El Cucurucho The only place serving up pecan pie in all of Paraguay, Cucurucho (Spanish for ice cream cone) is a must stop for anyone with a sweet tooth traveling down Route 2. Cucurucho specializes in American style desserts including cookies, pies and muffins. There are burgers and fries as well. The pinguino, (penguin) a chocolate muffin smothered in soft serve ice cream and chocolate syrup is a glutton’s delight. Tel: 0984 201 545, Route 2 km 44.5 on the left-hand side of the road when coming from Asuncion and marked by a five foot tall ice cream cone shaped sign that is visible from the road. Mon-Thu 9am-8:30pm, Fri-Sat 9am-11pm, Sun 9am-8pm, Gs. 5,000-15,000

Restaurant Chiky One block from the Basilica, this bright yellow restaurant is a popular hangout for the area’s expat community. Breakfast spreads include eggs, sausages, juice, fresh bread, and jams. The lunch and dinner menu is ambitious, including curry chicken and steak with cognac sauce. Food presentation is very upscale. Tel: 0511 244 607, Rt 2 between Iturbe and Independencia Nacional across from the 8 de Diciembre stadium,, Sat 10am-12pm, Sun-Fri 10am-10pm, closed Tue, Gs. 15,000-50,000

Nuevo Super 2 – Patio de Comidas As with all large supermarkets in Paraguay the by the kilo buffet is a dependable source of cheap if not necessarily exciting food. Tel: 0511 243 651, before the entrance to town on the right-hand side of the highway coming from Asuncion, daily 7:30am-4pm, Gs. 5,000-25,000

Kuna Guapa Aty Stands While the entrance to Caacupe is marked by the American style desserts of Cucurucho, after you leave town the stands of the Kuna Guapa Aty cooperative offer a more traditional Paraguayan way to satisfy your sweet tooth. Approximately one kilometer past the center of town these yellow roadside stands are piled with dulces caseros – homemade jams and bars of guava, peanuts and sweet potato as well as dulce de leche. The cooperative’s name stands for hard working women. Dulces, most of which are cooked over an open wood fire, require hours of stirring before boiling down to the right consistency (many women have battle wounds inflicted by bubbling jam). For the members of this cooperative, as well as several other families in Caacupe, the labor intensive production of dulces represents a significant source of income. Km 57.5

Paraguayan Tupperware

All along the highway there is evidence of Paraguayans’ entrepreneurial spirit. Roadside stands sell cases of produce as well as utilitarian goods like handmade brooms. Also on display is people’s inventiveness in the face of limited resources. A surprising variety of containers are given a second life. Nescafe jars are filled with dulce de guayaba and soda bottles contain honey and engine oil (sold by the same stand, oddly enough, marked Miel y Lubricantes).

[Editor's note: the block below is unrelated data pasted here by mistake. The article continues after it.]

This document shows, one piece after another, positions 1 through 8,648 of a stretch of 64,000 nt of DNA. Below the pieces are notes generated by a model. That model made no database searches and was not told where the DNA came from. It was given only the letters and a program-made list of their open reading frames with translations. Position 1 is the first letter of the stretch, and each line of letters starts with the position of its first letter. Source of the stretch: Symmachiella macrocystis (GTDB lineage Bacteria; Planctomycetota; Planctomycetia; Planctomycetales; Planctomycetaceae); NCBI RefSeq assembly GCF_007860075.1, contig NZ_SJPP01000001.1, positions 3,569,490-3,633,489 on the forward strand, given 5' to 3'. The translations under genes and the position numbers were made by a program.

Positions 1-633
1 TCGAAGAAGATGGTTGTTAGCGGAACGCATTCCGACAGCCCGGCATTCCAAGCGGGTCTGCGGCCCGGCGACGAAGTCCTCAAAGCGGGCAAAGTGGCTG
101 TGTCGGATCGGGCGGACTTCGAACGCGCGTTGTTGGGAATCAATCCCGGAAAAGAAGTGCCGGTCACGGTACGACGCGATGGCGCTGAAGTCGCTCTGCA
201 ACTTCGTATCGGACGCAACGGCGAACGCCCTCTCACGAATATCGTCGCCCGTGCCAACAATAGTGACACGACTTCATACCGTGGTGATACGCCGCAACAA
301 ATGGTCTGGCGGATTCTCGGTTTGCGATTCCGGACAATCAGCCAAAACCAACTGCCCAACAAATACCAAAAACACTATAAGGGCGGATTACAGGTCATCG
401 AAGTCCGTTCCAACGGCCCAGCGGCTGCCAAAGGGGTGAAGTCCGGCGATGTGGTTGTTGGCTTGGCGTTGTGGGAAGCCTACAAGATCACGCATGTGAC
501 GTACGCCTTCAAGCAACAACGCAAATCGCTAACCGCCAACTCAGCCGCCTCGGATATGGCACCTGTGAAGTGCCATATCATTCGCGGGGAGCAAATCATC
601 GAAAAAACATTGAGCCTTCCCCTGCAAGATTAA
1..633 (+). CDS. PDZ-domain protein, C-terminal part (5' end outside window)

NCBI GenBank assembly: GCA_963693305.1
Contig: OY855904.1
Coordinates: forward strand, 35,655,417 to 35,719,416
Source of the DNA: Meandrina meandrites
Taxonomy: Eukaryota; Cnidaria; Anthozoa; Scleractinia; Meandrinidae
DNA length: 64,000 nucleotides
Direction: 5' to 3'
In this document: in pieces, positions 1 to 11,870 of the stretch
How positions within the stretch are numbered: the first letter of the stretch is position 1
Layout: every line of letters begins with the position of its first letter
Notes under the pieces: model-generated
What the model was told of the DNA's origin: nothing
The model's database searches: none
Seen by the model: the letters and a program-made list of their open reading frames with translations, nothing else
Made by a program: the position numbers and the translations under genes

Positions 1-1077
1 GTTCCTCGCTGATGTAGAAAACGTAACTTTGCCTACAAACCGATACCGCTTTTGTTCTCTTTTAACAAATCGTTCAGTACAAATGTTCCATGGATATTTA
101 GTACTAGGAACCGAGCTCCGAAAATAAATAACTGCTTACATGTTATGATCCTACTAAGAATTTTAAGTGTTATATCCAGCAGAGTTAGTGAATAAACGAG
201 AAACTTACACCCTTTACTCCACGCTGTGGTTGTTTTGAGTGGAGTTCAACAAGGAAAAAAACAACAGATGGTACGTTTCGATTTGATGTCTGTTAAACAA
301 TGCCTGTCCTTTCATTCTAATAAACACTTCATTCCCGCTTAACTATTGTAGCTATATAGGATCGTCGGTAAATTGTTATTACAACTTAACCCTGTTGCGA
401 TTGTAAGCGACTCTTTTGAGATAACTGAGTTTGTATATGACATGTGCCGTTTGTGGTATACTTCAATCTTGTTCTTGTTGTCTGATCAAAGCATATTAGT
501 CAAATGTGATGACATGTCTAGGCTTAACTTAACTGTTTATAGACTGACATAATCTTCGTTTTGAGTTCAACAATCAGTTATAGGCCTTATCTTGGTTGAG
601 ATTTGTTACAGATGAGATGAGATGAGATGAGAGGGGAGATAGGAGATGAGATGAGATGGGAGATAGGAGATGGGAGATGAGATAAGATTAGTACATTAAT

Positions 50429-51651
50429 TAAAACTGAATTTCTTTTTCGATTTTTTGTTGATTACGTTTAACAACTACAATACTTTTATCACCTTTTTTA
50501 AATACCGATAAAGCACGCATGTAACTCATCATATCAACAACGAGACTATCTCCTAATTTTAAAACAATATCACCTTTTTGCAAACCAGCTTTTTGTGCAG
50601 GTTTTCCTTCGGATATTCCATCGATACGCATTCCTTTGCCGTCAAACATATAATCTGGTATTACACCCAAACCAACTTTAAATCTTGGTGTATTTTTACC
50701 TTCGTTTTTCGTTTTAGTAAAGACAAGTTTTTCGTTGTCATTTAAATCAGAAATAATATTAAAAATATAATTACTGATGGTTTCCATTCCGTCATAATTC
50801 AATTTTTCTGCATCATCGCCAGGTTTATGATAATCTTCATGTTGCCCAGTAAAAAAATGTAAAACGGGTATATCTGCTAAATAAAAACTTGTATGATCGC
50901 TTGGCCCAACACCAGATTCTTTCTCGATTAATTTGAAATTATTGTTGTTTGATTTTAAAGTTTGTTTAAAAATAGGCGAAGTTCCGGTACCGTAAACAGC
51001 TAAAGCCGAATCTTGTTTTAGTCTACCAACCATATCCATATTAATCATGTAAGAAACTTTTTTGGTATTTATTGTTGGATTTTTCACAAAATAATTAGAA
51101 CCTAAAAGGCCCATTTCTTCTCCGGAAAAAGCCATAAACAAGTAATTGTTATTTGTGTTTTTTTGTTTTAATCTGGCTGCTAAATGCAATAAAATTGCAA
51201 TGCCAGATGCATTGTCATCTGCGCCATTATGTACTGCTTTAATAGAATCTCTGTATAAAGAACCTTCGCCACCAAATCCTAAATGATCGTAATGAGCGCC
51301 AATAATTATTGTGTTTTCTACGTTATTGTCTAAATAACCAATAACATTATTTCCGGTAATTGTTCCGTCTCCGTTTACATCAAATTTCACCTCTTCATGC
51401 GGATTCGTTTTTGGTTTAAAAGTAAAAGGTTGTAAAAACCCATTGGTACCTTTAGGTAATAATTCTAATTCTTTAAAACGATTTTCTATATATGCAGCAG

Getting There

The eastbound section of Route 2 circumvents the center of town and reconnects with the westbound lane approximately 1.6 kilometers later. Drivers coming from Asuncion can reach the main plaza by taking a left, on to Avenida 8 de Diciembre just after Route 2 forks. If you miss the turn off you can take any of the following left-hand turns and work your way back. There is also a left-hand turn off on to the westbound lane just before both lanes reconnect.

Caacupe is an almost obligatory stop for regional buses on Route 2. These include La Tobatena, Virgen Serrana, Empresa Piribebuy and La Valenzolana (Gs. 4,000). Long distance buses such as those headed to Coronel Oviedo or Ciudad del Este are a pricier but more comfortable option. These generally stop in Caacupe although you should double check before boarding. Coming from Asuncion the road curves around the center of town so it is best to get off at the Nuevo Super 2 supermarket at the entrance of town and then walk the rest of the way.

Legend of the Virgen of Caacupe

The much revered Virgen de Caacupe originated not from Caacupe but from the neighboring town of Tobati. According to popular legend in the late 1500’s a Guarani Indian from Tobati’s Fransiscan mission was being chased through the forest by raiding Mbaya Indians. A sculptor by trade he had been in the forest looking for wood. Seeking refuge behind a large tree he made a promise to the Virgin Mary – in exchange for her protection he would sculpt her image out of said tree. Once safe he made two statues – a large one for the church of Tobati and a smaller one which he kept in his home in Caacupe. In 1603 there was a large flood in the area but the statue of the Virgin miraculously resurfaced from the flood waters. From then on she was venerated as the Virgen de los Milagros de Caacupe  (Virgen of the Miracles of Caacupe). Both statues receive much religious devotion although as the patron saint of Paraguay the festivities surrounding the Virgen of Caacupe are unmatched (see The Pilgrimage to Caacupe). Each year the statues of the Virgen de Caacupe and the Virgen de Tobati are reunited in a special procession.